Tuesday, October 13, 2015
You've just created a beautiful home page for your department's site, and you're feeling pretty confident about it. The page has targeted, web-friendly text that follows the Liberty University Voice and Tone Guidelines and even has a compelling call to action. You've done your job, and you know that as people land on your home page, they'll have everything they need.
After all, your home page matters most right?
When I talk with people about the web, I like to ask them what page holds the most weight for their site. Most often, people say their home page. And there is some truth to that. After all, you do want your home page looking its best. It represents who you are to your users, so of course you want it to make a good first impression.
But there is something we’re forgetting.
If we can get in the head of one of our users for a minute, I think we’ll find that at the start of their search, they are not looking for our home page at all. But instead, they are searching for the page that answers their most immediate question. Remember, people searching the web want it to answer their questions, solve their problems, or heal their pain.
So if this is true, then your real most important page is whatever one your reader lands on.
In the case of academic search, users want information about their specific field of interest. And this can mean a specific degree coupled with location. So when they type “business administration degree in New York City” in Google, are they landing on links to university home pages?
Nope. Here’s what they’ll see in organic search results:
All of these top-ranking pages link to program or degree pages for their university.
So in the case of academic search, it makes sense that users are landing on degree pages. And, if these are bare-boned pages with no relatable text, guess what's communicated to your users?
In his SlideShare presentation, Get with the Program, Digital Strategist Doug Gapinski shares how and why we should provide better information on our degree pages.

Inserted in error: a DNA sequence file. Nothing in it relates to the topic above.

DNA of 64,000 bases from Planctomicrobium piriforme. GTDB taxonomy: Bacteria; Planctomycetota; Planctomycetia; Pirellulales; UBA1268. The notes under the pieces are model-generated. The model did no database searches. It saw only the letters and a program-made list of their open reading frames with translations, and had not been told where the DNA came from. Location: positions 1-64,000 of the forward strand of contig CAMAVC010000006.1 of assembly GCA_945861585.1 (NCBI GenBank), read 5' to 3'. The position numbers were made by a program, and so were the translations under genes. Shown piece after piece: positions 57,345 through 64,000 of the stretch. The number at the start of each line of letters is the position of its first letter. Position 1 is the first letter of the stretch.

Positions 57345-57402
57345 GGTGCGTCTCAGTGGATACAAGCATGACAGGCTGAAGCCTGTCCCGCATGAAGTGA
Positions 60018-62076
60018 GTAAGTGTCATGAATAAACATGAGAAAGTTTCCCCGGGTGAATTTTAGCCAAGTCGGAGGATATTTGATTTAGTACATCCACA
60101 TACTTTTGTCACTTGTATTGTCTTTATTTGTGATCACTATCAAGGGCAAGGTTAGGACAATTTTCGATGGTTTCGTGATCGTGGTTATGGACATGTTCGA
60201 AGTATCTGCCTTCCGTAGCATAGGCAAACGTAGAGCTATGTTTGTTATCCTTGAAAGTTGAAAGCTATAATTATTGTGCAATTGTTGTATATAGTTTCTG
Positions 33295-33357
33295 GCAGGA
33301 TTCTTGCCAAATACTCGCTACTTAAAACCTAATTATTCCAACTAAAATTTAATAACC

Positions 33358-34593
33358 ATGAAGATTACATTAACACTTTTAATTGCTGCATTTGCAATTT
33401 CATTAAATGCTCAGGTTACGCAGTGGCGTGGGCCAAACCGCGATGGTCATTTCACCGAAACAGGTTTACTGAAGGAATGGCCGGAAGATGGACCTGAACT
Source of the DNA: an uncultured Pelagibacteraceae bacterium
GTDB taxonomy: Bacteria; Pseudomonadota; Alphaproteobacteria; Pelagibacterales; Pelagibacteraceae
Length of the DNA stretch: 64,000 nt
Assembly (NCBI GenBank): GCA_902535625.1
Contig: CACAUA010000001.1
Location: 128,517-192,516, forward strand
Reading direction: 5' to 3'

It's important, says Gapinski, because "Program listings are the top priority for prospective students - according to them!" And since programs are our core product, Gapinski wants to know if we demonstrate the value of our product on these specific types of pages.
Gapinski's points can make serious impact on how academic departments can go about making things more effective for their target audience.
Whether your department is academic or not, all your pages matter. And since your home page probably already looks great, how about taking a closer look at some of your other pages. Do they have compelling text? Do they answer your user’s questions and tell them what to do next? Do they explain how your information can benefit them?
After all, each and every one is your most important page.Posted at 9:52 AM | Permalink
Monday, August 10, 2015
Web accessibility refers to how easy it is for all people to use the web, regardless of cognitive or physical disabilities. In most cases, when we improve access for those with disabilities, we also improve the web for everyone else.
Ask yourself if a blind person could understand what your web page is about.
What if you have a video on the page, but your website visitor has a hearing impairment? She can see the video, but can’t hear what is being said. Will the video make sense?
In each case, your visitor will rely on text to understand your content. If you provide a transcript or closed captions for your video, a hearing-impaired visitor can still understand it.
Visually impaired web users often use screen readers to navigate and understand websites. Screen readers rely on text and html markup to understand the web. Proper use of page titles, headings, and image alt text go a long way to making web sites accessible for all people.
Just like sighted users scan web pages to find what they are looking for, people who use screen readers skim the page to find what they are looking for. In other words, “Screen-reader users scan with their ears,” said Ginny Redish and Mary Frances Theofanos in their 2003 “Guidelines for Accessible and Usable Web Sites: Observing Users Who Work With Screen Readers.”
Experienced users often set the screen reader to work at a faster than normal reading pace when scanning. Most screen readers allow the user to jump from heading to heading to get an idea of the main ideas or to hear a list of all the link text on the page. You can see why “click here” isn’t useful taken out of context. Even worse is a page with multiple links called, “click here.”
We have put together a checklist of best practices for web accessibility as well as some handy browser tools for Chrome and Firefox to help you make your web pages more accessible. If you want to read more about web accessibility, check out WebAim.org or the Redish/Theofanos paper referenced above.Posted at 9:28 AM | Permalink
Tuesday, July 28, 2015
The publisher/page sign-off tool has been updated to make it more helpful to our Web Manager publishers, editors, and normal users. More specifically, the time frames for page sign off has been changed to more realistically match your own update schedule. So now, you will have a reminder to make those updates.
See Tutorial for Sign-Off Feature for more information.
The time frames available to set on each page are now as follows: